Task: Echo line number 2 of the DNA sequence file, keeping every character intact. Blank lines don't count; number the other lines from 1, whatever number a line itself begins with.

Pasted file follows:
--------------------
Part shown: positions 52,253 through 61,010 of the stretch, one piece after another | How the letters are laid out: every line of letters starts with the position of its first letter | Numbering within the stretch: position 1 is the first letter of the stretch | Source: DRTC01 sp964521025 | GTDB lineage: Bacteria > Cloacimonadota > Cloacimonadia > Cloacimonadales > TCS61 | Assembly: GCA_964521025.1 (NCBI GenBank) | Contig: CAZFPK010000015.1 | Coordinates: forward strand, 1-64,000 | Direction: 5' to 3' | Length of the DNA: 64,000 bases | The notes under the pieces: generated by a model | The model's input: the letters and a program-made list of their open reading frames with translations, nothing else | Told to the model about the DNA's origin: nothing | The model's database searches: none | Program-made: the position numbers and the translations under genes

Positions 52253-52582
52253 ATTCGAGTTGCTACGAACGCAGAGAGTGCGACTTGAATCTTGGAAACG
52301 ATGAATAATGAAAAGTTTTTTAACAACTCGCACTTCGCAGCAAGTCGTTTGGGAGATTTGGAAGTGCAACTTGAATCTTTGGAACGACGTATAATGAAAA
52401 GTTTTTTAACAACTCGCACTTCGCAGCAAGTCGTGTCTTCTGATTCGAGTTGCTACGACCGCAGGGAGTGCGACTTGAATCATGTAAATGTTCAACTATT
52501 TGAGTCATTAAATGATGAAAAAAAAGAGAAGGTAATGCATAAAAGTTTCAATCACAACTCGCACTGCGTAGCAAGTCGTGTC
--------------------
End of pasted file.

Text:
Positions 52253-52582